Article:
Flag and anthem

Editorial, Mainichi Shimbun, Monday 21 May 1999

The government hopes to submit a bill during the current session of the Diet that will officially recognize the Hinomaru as the national flag and Kimigayo as the national anthem. Komeito, which is now actively being courted to join the ruling coalition, had previously indicated its support for the bill. Now, however, it seems to be having second thoughts. Nonetheless, the administration still intends to submit the bill and will seek its passage before the close of the current Diet session, scheduled for next month.

The move to legally establish the national flag and anthem gained momentum after the principal of a Hiroshima high school—sandwiched between the conflicting demands of the local Board of Education and a teachers union over the use of the de facto national symbols at school ceremonies—was driven to suicide in February.

Immediately following the news of the suicide, Prime Minister Keizo Obuchi indicated his wish to give firmer legal grounding to the use of the flag and anthem as symbols of the nation. The only official grounding at present is a Ministry of Education guideline calling for their use in schools. At one time, the administration appeared have given up the idea of submitting the bill, but its submission was revived when the bills concerning the new Japan-U.S. defense cooperation guidelines became assured of passage. Many members of the Liberal Democratic Party (LDP) and Liberal Party strongly advocate the early enactment of the flag and anthem provisions. The real aim behind the renewed effort to enact the bill may actually be to strengthen the ruling parties' policy links with Komeito.

We have on numerous occasions advocated further debate on the status of the Hinomaru and Kimigayo in the Diet and other forums. The issue is not one that should be simply left to be discussed among teachers and administrators. Following World War II, the Hinomaru and Kimigayo became widely established by custom as the national flag and anthem of Japan, and a majority of the public now recognizes them as such. But whether they should be granted official status or not is another matter. We should not allow the issue to become a tool of the current administration to solidify its political strength.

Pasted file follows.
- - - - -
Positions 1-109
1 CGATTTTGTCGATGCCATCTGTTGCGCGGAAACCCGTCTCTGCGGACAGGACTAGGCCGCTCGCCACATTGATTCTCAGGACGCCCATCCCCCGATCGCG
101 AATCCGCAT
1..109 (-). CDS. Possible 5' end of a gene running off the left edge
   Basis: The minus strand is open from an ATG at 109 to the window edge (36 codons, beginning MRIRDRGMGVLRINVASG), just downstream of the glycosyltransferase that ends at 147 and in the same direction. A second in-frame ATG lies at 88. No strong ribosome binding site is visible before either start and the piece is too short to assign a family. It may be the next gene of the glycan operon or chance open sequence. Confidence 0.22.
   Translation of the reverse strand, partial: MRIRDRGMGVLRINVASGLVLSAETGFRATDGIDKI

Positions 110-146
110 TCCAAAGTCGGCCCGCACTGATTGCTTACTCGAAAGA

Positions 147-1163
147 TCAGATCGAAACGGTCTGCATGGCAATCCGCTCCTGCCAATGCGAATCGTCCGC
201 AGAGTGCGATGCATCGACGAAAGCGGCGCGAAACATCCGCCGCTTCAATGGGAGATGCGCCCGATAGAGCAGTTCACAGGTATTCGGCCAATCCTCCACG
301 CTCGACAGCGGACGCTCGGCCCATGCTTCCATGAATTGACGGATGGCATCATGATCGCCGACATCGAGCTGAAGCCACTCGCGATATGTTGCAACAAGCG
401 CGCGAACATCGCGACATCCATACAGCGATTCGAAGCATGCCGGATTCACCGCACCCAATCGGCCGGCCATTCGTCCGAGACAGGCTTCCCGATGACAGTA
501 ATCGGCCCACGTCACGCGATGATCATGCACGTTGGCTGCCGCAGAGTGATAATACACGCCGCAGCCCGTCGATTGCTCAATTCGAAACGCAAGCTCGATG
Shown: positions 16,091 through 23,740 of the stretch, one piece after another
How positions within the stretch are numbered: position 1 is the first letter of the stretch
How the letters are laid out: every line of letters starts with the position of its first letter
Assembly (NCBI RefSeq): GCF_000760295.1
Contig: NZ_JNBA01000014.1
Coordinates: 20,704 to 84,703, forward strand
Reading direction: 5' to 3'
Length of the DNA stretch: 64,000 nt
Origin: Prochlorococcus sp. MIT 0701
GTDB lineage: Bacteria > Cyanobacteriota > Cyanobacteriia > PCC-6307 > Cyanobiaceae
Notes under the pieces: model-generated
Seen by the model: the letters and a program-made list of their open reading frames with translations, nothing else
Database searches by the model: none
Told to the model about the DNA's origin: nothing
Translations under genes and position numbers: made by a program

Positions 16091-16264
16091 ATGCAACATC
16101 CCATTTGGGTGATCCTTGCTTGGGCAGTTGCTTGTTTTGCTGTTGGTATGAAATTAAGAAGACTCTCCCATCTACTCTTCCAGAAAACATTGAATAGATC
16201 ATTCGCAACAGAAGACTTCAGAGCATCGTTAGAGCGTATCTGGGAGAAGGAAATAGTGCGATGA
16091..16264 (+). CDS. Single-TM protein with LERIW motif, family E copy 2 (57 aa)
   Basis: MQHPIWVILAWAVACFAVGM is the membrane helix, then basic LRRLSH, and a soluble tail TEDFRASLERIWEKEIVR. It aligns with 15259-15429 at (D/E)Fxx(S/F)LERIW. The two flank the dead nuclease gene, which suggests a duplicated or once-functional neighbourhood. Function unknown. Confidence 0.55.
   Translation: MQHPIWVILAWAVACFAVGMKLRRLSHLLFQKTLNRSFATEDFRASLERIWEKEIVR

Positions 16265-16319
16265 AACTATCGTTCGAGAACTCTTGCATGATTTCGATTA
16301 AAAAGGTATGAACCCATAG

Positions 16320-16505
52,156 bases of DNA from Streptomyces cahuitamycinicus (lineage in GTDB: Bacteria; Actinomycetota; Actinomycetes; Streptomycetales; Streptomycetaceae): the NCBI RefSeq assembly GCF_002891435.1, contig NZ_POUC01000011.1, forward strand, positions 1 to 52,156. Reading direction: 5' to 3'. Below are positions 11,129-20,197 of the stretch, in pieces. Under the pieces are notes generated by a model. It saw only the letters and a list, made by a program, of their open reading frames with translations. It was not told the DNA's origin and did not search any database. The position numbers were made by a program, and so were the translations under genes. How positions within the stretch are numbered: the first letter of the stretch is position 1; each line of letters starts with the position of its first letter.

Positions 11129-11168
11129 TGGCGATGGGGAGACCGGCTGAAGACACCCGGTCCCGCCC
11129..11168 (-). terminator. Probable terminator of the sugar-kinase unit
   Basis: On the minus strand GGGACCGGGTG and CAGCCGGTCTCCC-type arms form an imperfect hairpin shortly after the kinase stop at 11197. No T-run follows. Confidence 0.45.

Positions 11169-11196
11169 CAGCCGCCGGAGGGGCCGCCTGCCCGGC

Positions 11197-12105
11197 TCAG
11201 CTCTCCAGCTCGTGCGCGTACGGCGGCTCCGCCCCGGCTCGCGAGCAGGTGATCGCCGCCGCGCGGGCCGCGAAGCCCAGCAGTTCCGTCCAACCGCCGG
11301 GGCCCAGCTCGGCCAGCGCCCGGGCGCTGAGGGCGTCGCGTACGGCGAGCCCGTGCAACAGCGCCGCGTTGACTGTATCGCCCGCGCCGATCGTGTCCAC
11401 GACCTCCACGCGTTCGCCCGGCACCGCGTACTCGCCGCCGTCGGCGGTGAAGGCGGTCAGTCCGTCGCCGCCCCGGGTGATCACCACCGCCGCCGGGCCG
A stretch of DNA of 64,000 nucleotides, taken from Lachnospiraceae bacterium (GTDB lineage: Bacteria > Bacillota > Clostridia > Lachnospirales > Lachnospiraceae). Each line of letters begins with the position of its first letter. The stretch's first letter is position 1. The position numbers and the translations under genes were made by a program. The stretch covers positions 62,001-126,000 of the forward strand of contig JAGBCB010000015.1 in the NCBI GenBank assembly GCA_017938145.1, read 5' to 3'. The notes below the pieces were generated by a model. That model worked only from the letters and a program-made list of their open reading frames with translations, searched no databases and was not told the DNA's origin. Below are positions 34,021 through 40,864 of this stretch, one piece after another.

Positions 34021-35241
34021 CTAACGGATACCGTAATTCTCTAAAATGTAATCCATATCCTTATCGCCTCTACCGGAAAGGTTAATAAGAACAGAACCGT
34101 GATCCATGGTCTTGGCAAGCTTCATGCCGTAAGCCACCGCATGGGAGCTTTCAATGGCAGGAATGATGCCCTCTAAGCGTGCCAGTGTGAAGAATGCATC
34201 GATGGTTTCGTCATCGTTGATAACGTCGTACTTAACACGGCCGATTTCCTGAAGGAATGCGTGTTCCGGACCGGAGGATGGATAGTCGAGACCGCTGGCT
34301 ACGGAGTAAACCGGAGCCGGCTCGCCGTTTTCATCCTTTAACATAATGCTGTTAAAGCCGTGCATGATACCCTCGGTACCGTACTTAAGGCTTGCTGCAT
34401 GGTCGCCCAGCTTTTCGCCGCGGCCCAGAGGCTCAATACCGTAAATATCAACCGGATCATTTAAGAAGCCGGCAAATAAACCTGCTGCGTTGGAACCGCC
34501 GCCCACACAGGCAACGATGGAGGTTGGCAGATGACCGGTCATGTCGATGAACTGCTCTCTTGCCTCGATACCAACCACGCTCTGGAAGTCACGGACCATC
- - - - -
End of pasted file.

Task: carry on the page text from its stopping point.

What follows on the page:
The bill does not contain provisions requiring the conferring of respect upon either the Hinomaru or Kimigayo, as had been the case with earlier proposals. However, giving them official status will naturally confer prestige upon them as symbols of the state.

If we are to consider granting de jure recognition to these symbols, we should pursue the task in two stages. First, we should determine whether or not the public feels legal provisions are truly necessary. Some countries specify the national flag and anthem in their constitutions or laws, but others use flags or songs that have been customarily viewed as representative.

Only when a consensus in favor of legal stipulations has been established should we consider whether the Hinomaru and Kimigayo are appropriate symbols. Many still harbor great resistance to the lyrics and historical connotations of Kimigayo—an ode to His Majesty's reign. Considering the song together with the Hinomaru may be a political strategy to facilitate its acceptance. Establishing a national flag and anthem that we can all be proud of requires input from a broad segment of the public.